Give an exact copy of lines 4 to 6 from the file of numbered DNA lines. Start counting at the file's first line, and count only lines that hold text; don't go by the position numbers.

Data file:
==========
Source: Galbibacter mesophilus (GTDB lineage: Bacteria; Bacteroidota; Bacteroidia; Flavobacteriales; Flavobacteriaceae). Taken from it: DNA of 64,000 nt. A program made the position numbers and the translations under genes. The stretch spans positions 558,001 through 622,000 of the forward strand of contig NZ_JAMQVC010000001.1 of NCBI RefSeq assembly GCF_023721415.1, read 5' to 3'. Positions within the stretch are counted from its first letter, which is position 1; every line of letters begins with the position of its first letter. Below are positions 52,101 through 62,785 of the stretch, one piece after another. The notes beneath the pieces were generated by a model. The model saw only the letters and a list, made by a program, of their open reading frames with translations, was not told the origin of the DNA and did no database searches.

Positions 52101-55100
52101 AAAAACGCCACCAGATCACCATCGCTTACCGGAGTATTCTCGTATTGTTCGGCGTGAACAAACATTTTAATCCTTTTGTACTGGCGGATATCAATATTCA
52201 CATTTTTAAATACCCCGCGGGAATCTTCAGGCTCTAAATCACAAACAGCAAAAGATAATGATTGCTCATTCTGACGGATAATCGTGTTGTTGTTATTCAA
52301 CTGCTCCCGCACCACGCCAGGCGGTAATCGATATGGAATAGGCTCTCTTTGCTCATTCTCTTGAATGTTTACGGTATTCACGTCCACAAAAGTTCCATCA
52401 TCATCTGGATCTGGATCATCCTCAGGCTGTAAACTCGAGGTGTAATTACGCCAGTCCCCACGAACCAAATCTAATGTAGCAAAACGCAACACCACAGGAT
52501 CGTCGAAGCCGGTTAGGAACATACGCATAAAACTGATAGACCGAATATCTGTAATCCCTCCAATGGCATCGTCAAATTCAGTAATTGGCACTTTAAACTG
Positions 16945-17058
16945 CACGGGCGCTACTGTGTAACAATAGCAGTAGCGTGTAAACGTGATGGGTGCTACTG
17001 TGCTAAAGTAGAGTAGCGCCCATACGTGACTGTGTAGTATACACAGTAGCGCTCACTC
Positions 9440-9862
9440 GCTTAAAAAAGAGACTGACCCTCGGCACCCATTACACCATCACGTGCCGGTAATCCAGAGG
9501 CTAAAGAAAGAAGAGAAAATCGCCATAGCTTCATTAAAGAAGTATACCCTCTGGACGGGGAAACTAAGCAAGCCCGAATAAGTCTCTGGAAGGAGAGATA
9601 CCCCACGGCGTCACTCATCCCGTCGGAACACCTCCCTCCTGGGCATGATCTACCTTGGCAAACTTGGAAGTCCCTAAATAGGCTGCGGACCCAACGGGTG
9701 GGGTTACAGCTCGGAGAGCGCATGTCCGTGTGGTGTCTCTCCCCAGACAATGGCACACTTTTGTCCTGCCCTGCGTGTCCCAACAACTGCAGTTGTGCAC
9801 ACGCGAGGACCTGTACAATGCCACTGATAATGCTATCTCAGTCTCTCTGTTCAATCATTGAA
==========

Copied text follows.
52201 CATTTTTAAATACCCCGCGGGAATCTTCAGGCTCTAAATCACAAACAGCAAAAGATAATGATTGCTCATTCTGACGGATAATCGTGTTGTTGTTATTCAA
52301 CTGCTCCCGCACCACGCCAGGCGGTAATCGATATGGAATAGGCTCTCTTTGCTCATTCTCTTGAATGTTTACGGTATTCACGTCCACAAAAGTTCCATCA
52401 TCATCTGGATCTGGATCATCCTCAGGCTGTAAACTCGAGGTGTAATTACGCCAGTCCCCACGAACCAAATCTAATGTAGCAAAACGCAACACCACAGGAT